There are many practices for cultivating mindfulness, and it may take a while to find which work best for you.
September 6, 2017
By Glen R. Horst, MDiv, DMin, BA
Spiritual Care Advisor, Canadian Virtual Hospice
Mindfulness is a practice that helps you connect with what you are experiencing in the present. Research has shown that mindfulness can positively affect your sense of well-being, even in the midst of illness. By focusing on your breath, you can find balance in the midst of distractions, demands and suffering. Mindfulness can help you live fully in the moment without getting stuck in it.
When you are mindful, you notice the ongoing stream of your sensations, thoughts and emotions. You notice what you push away, what you hold on to, and what you desire. You notice the choices you are making, and you are no longer on automatic pilot. Noticing can help you wake up to what you are experiencing.
Practicing mindfulness starts with an intention to make each moment matter. The next step is a commitment to set aside time for mindfulness meditations and exercises. Embracing attitudes and practices for cultivating mindfulness will enhance your development and experience of mindfulness.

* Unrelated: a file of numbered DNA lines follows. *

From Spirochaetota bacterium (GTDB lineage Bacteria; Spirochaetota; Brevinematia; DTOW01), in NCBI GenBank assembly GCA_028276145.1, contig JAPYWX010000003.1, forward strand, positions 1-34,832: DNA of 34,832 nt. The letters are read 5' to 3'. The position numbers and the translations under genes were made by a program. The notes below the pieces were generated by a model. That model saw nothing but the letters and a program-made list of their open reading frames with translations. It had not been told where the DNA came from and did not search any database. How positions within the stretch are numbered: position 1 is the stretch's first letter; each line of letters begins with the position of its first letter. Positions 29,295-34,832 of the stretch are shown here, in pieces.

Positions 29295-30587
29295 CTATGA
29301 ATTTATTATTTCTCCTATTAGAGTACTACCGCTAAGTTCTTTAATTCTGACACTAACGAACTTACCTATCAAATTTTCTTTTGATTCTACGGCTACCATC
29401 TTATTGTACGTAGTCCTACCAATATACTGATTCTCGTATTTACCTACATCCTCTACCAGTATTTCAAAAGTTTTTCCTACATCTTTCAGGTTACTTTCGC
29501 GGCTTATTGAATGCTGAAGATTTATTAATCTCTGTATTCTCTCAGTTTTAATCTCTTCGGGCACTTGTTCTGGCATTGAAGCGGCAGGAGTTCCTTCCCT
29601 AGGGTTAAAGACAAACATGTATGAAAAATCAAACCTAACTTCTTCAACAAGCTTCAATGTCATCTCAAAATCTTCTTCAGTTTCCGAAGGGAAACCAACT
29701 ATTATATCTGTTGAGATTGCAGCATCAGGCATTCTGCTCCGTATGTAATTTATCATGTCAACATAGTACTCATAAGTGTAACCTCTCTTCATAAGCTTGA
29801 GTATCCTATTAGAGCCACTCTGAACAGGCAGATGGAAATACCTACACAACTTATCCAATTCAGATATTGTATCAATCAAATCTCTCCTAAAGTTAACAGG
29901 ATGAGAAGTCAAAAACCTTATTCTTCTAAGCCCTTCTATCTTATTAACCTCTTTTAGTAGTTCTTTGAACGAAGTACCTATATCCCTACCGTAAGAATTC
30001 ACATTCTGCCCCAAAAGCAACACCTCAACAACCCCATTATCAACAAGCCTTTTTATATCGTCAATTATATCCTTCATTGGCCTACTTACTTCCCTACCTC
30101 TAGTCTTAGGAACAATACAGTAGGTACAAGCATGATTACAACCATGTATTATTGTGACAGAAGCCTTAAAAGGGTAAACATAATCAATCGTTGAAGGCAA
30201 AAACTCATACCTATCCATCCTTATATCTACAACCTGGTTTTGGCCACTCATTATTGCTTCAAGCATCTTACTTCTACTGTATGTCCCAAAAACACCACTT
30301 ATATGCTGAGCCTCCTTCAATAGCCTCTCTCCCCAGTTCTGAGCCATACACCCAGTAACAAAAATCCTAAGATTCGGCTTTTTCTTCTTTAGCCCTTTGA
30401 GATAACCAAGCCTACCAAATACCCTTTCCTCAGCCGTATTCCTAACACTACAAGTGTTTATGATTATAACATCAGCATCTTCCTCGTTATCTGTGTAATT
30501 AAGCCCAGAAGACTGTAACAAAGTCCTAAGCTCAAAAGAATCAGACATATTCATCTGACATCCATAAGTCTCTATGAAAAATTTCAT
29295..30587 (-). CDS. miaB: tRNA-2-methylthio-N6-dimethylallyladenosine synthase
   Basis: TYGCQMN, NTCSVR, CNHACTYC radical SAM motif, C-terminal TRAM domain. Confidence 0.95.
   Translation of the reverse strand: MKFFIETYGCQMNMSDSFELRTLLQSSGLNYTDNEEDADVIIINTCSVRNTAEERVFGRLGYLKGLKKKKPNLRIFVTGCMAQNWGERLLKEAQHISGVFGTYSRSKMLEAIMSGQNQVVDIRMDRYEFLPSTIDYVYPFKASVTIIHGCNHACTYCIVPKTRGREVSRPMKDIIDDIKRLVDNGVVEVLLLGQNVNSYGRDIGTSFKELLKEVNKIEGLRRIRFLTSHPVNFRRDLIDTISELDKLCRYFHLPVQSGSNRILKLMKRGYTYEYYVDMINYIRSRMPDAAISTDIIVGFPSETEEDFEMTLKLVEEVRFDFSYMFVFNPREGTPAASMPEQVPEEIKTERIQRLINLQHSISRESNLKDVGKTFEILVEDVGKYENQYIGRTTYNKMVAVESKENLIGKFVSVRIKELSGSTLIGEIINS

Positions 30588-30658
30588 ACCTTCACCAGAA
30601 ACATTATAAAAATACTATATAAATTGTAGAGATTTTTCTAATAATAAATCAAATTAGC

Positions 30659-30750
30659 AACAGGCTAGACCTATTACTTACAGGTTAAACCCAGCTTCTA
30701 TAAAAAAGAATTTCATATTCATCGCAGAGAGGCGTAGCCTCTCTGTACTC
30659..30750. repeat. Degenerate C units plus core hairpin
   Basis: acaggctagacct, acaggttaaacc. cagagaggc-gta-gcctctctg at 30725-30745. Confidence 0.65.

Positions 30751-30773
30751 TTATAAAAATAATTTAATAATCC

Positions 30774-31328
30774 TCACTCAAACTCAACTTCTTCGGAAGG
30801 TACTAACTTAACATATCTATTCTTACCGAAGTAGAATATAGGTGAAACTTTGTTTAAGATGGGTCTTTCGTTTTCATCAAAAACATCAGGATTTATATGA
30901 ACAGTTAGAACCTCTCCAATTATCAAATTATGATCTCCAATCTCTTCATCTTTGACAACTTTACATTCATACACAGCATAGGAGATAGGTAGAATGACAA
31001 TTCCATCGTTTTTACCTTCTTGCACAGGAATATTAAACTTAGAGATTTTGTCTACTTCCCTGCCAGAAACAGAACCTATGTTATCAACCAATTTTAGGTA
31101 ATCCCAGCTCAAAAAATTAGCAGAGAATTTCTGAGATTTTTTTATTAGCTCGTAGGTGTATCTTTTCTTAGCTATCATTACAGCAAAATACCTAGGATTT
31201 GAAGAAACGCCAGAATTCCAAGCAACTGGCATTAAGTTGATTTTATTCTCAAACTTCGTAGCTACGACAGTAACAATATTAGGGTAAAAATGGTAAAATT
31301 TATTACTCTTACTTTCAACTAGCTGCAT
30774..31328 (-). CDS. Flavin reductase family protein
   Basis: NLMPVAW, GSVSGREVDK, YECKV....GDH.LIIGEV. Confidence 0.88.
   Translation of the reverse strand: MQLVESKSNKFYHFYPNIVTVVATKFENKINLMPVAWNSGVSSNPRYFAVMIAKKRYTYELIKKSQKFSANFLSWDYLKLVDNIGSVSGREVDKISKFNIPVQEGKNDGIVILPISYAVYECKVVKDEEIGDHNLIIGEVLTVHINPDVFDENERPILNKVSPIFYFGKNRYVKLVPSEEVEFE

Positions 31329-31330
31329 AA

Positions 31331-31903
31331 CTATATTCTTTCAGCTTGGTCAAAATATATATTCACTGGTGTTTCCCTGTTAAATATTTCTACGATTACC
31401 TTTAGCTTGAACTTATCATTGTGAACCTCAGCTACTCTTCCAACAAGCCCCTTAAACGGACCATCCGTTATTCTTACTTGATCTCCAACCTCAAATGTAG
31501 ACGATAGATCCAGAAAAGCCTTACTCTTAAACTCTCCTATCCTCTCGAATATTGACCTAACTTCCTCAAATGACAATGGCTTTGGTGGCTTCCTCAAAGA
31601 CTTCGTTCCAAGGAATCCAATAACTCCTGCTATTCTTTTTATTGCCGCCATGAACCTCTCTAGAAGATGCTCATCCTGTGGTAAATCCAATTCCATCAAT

Seven attitudes for cultivating mindfulness
In his groundbreaking books, Jon Kabat-Zinn describes seven attitudes that are important for cultivating mindfulness:
Non-judging – letting each moment be just what it is without labelling it as “good” or “bad”
Patience – letting your life unfold in its own time and way
Beginner’s mind – seeing everything as if for the first time
Trust – feeling confident about your ability to learn from observing your experience
Non-striving – backing off from striving for results
Acceptance – seeing things as they actually are in the present, moment by moment
Letting go – putting aside the tendency to cling to some experiences and reject others
There are many practices for cultivating mindfulness, and it may take a while to find which work best for you. The ones you choose will affect the amount of time you need each day for them. Generally you may wish to spend 15 to 45 minutes a day on the practices that suit you. Regular practice will gradually begin to affect how you experience life. You may begin to notice moments of “centredness” or inner spaciousness. These are not things to strive for, but they may occur as you practice.
After you have completed whatever mindful practice that you choose, end by coming back to your own body and breath. Enjoy the sense of connection you have with yourself and others.
(For more information on this topic, please visit: www.virtualhospice.ca)